One thing I can’t emphasize enough with our agents is that almost everything we do in our real estate role has the potential to affect people’s perceptions of our brand, both as a company and as individual agents.
Getting into a brand management mindset requires first understanding all the different ways in which you interact with key stakeholders at different points in a real estate transaction. I think checklists are a great way to make sure you’re aware of and addressing all the potential ways your brand may be experienced.
Some of the examples below are more relevant to listing brokers and others to brokers working on behalf of buyers, but most real estate professionals will have had some type of experience with all or most of these. The four primary stakeholders or audience for these brand experiences are:
- Real Estate Consumers (Sellers and Buyers)
- Other Real Estate Professionals (Most Importantly the Cooperating Brokers You Encounter on a Regular Basis in Your Market)
- Vendors (The Key Service Providers – Bankers to Plumbers – Who Help Your Clients and In So Doing Enable You to Provide a Positive Brand Experience)
- The General Public (Folks Who May Not Be Actively Engaged Home Buyers or Sellers But Have Some Awareness of Your Brand. These People are Potential Referral Sources or Future Clients)
Where do these four key audiences most often experience your brand? (And where do you have the opportunity to enhance or diminish it)?
Point of Sale
- For Sale signs
- Sign riders...
Once you get past the holidays you may begin considering some long-delayed home improvement projects. Thanks to our friends at ContractorQuotes.US we've got a great infographic to share on which 14 projects may add the most value to your home.
One thing that constantly amazes me is when I hear or read about the leaders of real estate firms downplaying the importance of the company/broker brand. The primary implication being that only the individual agent brand really matters. That branding is best left to the folks in the marketing department or, heaven forbid, that the “brand” is some ineffable concept that has no relationship to creating real business value like driving unit and volume growth.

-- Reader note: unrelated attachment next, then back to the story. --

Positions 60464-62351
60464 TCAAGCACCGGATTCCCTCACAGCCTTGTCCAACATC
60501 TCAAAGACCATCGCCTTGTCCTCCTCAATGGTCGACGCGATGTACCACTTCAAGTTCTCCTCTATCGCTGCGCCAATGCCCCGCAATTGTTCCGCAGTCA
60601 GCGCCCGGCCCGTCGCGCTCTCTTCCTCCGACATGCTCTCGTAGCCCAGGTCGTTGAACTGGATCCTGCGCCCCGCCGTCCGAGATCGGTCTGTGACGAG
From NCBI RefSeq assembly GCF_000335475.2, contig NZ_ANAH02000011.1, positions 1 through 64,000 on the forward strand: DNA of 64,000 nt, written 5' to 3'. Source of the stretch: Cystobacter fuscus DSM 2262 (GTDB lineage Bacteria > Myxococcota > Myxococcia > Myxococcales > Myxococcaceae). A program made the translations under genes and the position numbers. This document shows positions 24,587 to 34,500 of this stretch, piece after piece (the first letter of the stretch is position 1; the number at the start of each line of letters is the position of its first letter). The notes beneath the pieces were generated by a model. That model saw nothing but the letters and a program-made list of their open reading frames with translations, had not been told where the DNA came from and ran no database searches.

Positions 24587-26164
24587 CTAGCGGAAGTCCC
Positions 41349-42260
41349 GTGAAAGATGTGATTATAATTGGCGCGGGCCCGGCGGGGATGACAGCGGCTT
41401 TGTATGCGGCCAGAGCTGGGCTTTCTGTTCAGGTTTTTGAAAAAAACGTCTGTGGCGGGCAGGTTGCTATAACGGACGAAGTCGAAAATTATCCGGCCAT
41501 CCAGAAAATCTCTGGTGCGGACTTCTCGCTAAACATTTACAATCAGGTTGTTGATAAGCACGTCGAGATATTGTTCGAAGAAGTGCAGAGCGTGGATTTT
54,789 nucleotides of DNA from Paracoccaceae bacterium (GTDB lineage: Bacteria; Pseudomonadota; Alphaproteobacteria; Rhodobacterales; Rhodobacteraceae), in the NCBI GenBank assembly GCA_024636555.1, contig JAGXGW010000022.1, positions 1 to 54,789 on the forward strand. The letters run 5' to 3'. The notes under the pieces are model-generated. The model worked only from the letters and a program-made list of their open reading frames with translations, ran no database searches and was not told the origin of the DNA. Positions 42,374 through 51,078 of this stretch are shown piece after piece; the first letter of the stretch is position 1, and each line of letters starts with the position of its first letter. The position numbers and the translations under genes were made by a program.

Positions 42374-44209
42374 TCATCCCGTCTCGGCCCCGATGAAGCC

Keller-Williams, likely the fastest growing brokerage in the world at this moment, seem to embrace this line of thinking. And indeed, most KW “For Sale” signs - the foundation of real estate brand marketing – totally emphasize the agent or team’s identity leaving the company name and logo as an afterthought. Make no mistake: Keller-Williams has built a powerhouse brand among real estate agents. In fact, I would argue that the only real brand value KW has is to agents. The primary value proposition of the KW brand is: “We’re the real estate company that shares profits with agents.” Thus far, it’s been a brilliant strategy in terms of recruiting agents and making some of the KW tribe very wealthy.
However, I think if you asked most people in the real estate business or, more importantly, real estate consumers what the KW brand stands for they would look at you with a blank stare. I mean, I know the Christie’s brand stands for “luxury”. Berkshire Hathaway Home Services has made a big Cabernet and Cream bet that Warren Buffett and the BH brand – characterized by “integrity and financial strength” – can extend to selling a gazillon homes a year (in addition to jewelry, insurance and Blizzards®).
From Inman.com: Nearly everywhere you turn, you hear news of the rebounding housing market. Not only is it bouncing back, but it’s also making a huge comeback with new owners and investors getting into the market. There are several factors that have played a role in this resurgence, each of which will contribute to the way real estate agents market to the public. Here are the top 10 trends you can expect to see in 2016. Read more.
From Marketwatch.com: The federal government requires that as of Oct. 3 loan disclosure documents must combine the information required in the Truth in Lending Act (TILA) and the Real Estate Settlement Procedures Act (RESPA). Under the new rule change, known as the “Know Before You Owe” rule, or the TILA-RESPA Integrated Disclosure (TRID) regulation, consumers must be given the new combined Loan Estimate (LE) with all the charges, fees and line items three days before the closing, rather than at the closing on the HUD-1 form, which itself will disappear. Read more.